expose the senselessness of the American Civil War.

Table of Contents

1. Introduction ................................................................................................................ 1

2. Patriotism v/s Family ................................................................................................. 3

3. Carter Druses Parting from his Father ...................................................................... 7

4. Duty v/s Courage in the Face of Fortitude ............................................................... 16

5. Conclusion ............................................................................................................... 20

Works Cited ................................................................................................................. 21

1

1. Introduction

The short story The Horseman in the Sky is one of Ambrose Bierces war stories,

written about the American Civil War. The story was first published in the Examiner on

April 14 1889 with the title The Horseman in the Sky and in 1892 a revised version,

which he named, A Horseman in the Sky appeared in his collection of short stories

which he called Tales of Soldiers and Civilians. The central theme of the story is the

fratricidal struggle of the Civil War. When the story was first published, the events of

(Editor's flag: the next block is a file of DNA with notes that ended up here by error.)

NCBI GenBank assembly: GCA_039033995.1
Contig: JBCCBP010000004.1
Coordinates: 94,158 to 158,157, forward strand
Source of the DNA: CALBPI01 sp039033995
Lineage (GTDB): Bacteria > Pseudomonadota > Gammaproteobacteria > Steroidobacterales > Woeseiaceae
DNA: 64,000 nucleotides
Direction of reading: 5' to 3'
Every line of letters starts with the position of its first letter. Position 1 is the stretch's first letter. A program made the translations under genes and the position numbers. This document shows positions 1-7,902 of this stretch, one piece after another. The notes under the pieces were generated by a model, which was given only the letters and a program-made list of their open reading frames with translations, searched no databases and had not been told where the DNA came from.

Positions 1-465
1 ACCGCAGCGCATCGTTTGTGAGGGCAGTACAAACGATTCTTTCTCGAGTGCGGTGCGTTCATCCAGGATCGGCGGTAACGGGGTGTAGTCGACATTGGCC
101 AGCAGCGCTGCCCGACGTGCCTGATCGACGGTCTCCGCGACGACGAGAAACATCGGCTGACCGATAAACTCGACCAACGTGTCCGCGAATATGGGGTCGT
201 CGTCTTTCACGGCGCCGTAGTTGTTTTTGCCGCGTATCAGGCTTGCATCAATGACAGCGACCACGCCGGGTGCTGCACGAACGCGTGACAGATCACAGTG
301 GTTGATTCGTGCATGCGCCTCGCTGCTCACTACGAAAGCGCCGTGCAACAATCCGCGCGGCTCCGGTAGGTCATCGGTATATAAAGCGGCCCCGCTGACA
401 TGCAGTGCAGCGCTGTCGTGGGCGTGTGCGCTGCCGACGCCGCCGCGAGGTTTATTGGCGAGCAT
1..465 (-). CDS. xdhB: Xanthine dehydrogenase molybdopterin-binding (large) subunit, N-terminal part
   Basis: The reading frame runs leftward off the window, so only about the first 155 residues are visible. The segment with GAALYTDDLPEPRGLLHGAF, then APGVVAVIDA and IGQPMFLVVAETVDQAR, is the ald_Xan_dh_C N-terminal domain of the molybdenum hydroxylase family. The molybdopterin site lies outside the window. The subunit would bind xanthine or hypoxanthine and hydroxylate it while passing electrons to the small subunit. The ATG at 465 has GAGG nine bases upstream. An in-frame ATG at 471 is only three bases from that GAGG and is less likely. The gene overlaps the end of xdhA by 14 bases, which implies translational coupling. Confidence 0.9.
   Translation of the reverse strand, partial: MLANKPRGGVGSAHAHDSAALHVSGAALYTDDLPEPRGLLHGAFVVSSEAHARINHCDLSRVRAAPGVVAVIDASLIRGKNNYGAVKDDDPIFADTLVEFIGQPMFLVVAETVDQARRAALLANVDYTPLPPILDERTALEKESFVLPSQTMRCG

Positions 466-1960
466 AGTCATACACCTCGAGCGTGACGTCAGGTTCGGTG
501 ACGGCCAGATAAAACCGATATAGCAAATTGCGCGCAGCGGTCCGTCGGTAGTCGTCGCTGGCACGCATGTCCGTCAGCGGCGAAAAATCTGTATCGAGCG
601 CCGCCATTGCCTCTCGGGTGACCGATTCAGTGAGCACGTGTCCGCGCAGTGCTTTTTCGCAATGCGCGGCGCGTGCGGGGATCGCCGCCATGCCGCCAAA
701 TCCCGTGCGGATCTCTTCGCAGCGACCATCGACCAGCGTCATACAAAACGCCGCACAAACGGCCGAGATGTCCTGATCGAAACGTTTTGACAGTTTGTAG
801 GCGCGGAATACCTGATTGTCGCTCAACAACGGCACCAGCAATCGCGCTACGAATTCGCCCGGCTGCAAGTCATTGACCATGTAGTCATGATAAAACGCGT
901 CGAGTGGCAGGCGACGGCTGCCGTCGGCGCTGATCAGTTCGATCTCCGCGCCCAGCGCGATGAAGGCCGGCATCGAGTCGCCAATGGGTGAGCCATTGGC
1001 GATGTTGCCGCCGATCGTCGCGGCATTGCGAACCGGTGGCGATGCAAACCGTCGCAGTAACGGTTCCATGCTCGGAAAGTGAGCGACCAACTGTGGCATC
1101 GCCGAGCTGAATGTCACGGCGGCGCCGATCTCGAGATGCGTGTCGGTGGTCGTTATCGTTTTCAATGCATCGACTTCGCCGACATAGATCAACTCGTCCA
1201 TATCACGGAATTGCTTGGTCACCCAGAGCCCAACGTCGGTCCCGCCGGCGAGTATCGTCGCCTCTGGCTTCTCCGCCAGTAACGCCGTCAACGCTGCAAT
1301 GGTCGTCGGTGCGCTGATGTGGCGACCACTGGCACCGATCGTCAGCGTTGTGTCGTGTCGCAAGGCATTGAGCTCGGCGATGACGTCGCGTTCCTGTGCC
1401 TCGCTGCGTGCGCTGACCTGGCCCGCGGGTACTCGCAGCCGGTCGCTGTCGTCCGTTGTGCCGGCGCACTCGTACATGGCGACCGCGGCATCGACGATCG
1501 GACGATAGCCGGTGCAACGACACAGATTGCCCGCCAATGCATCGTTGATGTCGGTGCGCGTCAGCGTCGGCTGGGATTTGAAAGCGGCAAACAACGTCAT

that ghastly war, which started in 1861 and lasted for four years, were still fresh in

peoples memory.

Ambrose Gwinett Bierce was born on 24 June 1842, at Horse Creek Cave in

Meigs County, Ohio. He was a prolific short story writer, but never wrote a novel. In his

opinion a novel was nothing but a short story padded (Davies X). As a soldier in the

American Civil War, Bierce witnessed horror and death and this psychological

experience, in addition to his physical injury caused by a terrible head wound, stayed

with him throughout his life. The influence that this experience had on his character is

inevitably a large factor in this story as well as in all of Bierces writings. This thesis

examines Bierces portrayal of the Civil Wars horror and brutality, concentrating on his

use of irony to capture the depth of courage needed in situations that soldiers are

confronted with in a war that forced brothers to fight brothers, and in Carter Druses